4. Pharoahe Monch
Discography: Organized Konfusion (1991), Stress: The Extinction Agenda (1994), The Equinox (1997), Internal Affairs (1999), Desire (2007), W.A.R. (We Are Renegades) (2011), PTSD: Post Traumatic Stress Disorder (2014), A Magnificent Day for an Exorcism (2021)
Pharoahe Monch is a true master of his craft, known for his dynamic flow, fast pace, and manic tone. This Queens rapper is one of the most versatile artists in hip hop, able to switch effortlessly between different musical styles. Whether he’s working with the jazzy production of Organized Konfusion, the gritty beats of his solo material, or the explosive rock instrumentals in Th1rt3en, Pharoahe Monch always delivers the goods.
But what really sets him apart is his complex rapping technique, which has earned him recognition as one of the most skilled and pure lyricists of all time. His thought-provoking and conscious classics, combined with his unparalleled ability to challenge listeners’ IQ, have cemented his status as a legend in the game.
It’s no surprise that Kool Moe Dee placed Pharoahe Monch at number 26 on his list of the best MCs of all time, describing him as “an eloquent linguistics professor moonlighting as a rhyme serial killer terrorist, challenging the listeners’ I.Q. while daring him or her to keep up.”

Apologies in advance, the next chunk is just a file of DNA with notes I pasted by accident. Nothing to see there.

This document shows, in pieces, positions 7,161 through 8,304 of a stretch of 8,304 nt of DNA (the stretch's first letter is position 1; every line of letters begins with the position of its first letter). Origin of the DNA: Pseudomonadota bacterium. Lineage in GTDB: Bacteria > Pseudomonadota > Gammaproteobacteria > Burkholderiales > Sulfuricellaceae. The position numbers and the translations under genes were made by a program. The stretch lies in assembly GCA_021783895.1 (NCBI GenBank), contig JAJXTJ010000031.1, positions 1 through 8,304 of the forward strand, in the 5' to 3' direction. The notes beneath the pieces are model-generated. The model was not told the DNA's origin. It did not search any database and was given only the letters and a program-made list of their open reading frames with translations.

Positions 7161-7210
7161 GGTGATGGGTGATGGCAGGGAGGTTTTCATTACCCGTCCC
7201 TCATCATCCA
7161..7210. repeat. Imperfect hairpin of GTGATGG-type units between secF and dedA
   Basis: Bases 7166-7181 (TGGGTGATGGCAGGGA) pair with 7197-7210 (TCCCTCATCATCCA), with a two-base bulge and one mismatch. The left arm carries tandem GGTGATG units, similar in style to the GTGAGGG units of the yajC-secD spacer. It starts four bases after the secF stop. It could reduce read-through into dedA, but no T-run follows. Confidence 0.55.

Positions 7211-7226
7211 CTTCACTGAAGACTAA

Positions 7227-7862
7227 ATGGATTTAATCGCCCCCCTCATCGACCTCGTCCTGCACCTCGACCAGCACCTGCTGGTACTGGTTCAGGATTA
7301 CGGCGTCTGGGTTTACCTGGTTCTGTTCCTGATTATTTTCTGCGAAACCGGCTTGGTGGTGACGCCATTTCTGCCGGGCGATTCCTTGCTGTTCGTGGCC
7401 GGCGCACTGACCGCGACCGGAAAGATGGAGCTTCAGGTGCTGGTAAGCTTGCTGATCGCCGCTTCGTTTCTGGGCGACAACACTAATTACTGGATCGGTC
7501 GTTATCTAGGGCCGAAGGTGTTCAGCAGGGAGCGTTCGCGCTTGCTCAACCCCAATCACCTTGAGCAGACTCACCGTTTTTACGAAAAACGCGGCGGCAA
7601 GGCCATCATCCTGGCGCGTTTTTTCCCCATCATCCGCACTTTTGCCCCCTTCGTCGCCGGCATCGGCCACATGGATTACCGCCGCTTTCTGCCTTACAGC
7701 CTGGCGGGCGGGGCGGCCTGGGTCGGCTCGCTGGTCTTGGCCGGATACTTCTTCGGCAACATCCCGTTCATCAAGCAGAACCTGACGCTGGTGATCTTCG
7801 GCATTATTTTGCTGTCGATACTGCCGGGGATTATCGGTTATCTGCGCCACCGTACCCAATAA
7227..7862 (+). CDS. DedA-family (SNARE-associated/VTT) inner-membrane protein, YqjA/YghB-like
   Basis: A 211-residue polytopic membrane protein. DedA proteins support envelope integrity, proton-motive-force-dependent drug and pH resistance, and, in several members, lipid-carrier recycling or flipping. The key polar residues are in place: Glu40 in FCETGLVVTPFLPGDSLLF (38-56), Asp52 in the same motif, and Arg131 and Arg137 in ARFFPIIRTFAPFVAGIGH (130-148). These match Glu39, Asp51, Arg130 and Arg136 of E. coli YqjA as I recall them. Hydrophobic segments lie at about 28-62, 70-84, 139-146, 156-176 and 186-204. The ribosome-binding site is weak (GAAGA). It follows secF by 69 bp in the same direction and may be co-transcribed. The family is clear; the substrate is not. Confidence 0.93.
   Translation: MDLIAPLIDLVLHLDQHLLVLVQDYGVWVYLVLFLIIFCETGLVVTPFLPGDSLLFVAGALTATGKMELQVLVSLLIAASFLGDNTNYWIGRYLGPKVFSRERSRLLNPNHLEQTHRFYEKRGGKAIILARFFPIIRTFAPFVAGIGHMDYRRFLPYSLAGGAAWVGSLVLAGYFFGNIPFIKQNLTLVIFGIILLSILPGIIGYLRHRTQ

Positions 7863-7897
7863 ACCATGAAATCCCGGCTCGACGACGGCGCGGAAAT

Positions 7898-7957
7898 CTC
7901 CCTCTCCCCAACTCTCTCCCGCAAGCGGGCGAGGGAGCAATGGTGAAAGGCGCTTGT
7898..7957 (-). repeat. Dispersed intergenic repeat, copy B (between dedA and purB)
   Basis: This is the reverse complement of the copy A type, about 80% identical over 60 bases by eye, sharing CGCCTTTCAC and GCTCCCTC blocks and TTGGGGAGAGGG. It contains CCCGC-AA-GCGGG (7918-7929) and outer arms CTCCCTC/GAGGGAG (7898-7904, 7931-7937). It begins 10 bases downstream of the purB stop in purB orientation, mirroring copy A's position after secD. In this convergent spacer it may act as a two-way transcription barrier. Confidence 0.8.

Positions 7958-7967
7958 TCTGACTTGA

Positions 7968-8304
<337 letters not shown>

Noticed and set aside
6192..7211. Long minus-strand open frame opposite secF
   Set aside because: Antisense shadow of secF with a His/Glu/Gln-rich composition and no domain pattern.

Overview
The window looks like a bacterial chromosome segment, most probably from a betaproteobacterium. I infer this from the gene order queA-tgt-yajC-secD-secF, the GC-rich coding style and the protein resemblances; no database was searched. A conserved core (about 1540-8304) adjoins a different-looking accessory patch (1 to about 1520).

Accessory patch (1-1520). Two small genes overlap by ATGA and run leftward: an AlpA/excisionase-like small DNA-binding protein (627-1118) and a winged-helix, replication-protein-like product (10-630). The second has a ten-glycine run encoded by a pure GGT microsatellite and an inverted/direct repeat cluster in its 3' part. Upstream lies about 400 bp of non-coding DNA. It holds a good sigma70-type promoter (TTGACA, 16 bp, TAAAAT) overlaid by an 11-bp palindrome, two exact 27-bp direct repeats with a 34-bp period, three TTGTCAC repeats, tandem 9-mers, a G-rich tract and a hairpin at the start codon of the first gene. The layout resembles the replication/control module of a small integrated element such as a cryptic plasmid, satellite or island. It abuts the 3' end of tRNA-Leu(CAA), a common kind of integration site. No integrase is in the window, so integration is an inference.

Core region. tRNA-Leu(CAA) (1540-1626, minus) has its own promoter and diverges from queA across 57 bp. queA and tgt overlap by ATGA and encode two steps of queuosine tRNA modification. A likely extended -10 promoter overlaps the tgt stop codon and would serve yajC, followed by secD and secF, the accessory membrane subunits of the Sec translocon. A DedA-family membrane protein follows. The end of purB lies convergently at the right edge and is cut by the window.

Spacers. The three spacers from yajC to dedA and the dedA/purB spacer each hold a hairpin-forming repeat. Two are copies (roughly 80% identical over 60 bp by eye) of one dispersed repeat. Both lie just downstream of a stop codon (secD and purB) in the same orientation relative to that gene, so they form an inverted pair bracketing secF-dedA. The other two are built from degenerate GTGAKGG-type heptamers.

3. Kool G Rap
Discography: Road to the Riches (with DJ Polo) (1989), Wanted: Dead or Alive (with DJ Polo) (1990), Live and Let Die (with DJ Polo) (1992), 4,5,6 (1995), Roots of Evil(1998), The Giancana Story (2002), Click of Respect (with The 5 Family Click) (2003), Half a Klip (2008), Riches, Royalty, Respect (2011), Once Upon a Crime (with Necro as The Godfathers) (2013), Return of the Don (2017), Son of G Rap (with 38 Spesh) (2018)
Kool G Rap’s influence on the rap game is as timeless and hard-hitting as the gritty streets he drew inspiration from. The Corona, Queens rapper helped shape the soundscape of New York City during the golden age of hip hop, inspiring an entire generation of street poets with his precise writing and rapid-fire flow. G Rap’s technical skill is unmatched, and his multisyllabic rhyme schemes are poetry in motion.
Whether it’s his debut album with DJ Polo, Road to the Riches, or his mafioso-themed masterpiece 4,5,6, G Rap’s lyricism has never lost its relevance or intensity. He remains one of the greatest MCs of all time, and his influence can be heard in the rhymes of countless rap legends today, from Nas to Jay-Z, Eminem to Raekwon.